IMG_5142After the “Great Owl Attack” Dadzoo and Chocolate the Chicken Whisperer searched for another solution.

IMG_5141They created the amazing invisible chicken saving web.

IMG_5143Together they strung fishing line from the top of the chicken coop to the fence posts around the chicken yard in a loose grid pattern.  The theory is that the owl will swoop down, feel the fish line and back off, but since it can’t see the fish line it doesn’t know how to get around it, or what it really is, so eventually it will stop trying.  This, we figure, will give the chickens enough cover at dusk for them to get settled and in the coop and for Chocolate to get out there and shut the door.

IMG_5138If you look really close you can see the fishing line shinning in the sunlight.

IMG_5147The Web of Protection has been up since the first of January and so far there  have been no owl attacks, despite the fact we have seen and heard the owl since then.

IMG_5153So it seems our girls are safe
at least for now!

Fresh Eggs

Two days ago Chocolate discovered our first eggs.
They were in some odd places around the coop and as the next day wore on I got to thinking that maybe she should look around the chicken yard and other places the chickens seem to like.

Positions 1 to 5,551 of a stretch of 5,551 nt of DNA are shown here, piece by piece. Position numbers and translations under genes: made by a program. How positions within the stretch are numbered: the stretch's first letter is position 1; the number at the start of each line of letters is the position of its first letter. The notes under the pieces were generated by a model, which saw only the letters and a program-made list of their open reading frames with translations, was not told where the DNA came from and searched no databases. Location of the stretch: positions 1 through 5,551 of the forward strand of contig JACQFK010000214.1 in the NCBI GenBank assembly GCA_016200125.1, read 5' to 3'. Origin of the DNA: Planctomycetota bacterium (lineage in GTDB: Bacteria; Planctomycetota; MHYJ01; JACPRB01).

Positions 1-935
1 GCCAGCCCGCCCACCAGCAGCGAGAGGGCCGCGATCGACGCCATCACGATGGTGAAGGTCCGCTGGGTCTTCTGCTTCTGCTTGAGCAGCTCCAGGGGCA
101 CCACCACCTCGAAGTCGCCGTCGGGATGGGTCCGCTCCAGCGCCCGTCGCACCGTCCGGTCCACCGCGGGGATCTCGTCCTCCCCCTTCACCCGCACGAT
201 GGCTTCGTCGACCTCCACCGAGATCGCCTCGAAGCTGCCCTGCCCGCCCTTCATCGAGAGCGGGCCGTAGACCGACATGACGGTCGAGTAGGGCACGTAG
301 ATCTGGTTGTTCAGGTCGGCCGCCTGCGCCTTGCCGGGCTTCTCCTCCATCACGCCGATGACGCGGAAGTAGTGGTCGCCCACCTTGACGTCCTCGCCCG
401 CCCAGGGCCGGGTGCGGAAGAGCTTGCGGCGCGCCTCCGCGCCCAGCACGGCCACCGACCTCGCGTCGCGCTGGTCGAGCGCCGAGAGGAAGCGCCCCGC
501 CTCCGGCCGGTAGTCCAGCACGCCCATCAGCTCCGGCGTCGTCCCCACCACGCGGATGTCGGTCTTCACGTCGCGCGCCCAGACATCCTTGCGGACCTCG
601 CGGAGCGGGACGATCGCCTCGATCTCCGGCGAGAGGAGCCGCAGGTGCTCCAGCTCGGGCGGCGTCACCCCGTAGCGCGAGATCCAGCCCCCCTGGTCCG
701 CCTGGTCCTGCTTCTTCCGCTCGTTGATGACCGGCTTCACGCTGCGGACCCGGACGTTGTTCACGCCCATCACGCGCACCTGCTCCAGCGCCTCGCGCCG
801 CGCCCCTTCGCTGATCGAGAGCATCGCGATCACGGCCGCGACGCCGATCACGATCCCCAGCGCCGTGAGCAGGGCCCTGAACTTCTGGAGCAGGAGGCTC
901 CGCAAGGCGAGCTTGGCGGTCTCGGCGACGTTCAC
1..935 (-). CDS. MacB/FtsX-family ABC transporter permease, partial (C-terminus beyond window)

IMG_4777Yesterday in the tall weeks surrounding the chicken yard and garden she found this little nest.  Considering chickens lay only an egg a day, and they rarely lay that much at the first, this sneaky little chicky has been hiding her nest for several days. IMG_4781

It’s so good to have fresh eggs again.

Fun times at Quail Run!

Another Chicken Post

Chocolate is my chicken gal,
she is doing a great job, and has done a lot of research and could probably tell you everything you would ever need to know about raising chickens.


I thought I would share some pictures of our little flock
they are getting big IMG_4168

Living in the coop IMG_4169

Scratching around the chicken yard IMG_4170

Dodging the cat IMG_4172

Teasing the dog IMG_4173

Running for cover when birds fly over
(caution is good, we have hawks out here) IMG_4175

Chasing lizards IMG_4177

Squeezing through the fence IMG_4178Eating the kitchen scraps  IMG_4157

This guy above is a rooster,
and my favorite.
I want to get some hens of his variety next year, I love the coloring.


Taking dust baths  IMG_4159

Practicing flight

IMG_4160running from the kids, especially Monkey, who loves to chase them  IMG_4162

Growing big and strong, turning into egg laying machines!

(I had to post the below picture again of my little chicken whisperer, I love this picture!)


Le Palais de Poulet


The Chicken Palace

I didn’t get pictures of all phases construction of the Palais, it was a process that took about a month, and I wasn’t around for some of it, and sometimes it was really cold and I didn’t want to go outside.  Anyway, the Palais is mostly complete, all it needs now is a coat of paint on the outside, otherwise it is housing our little brood.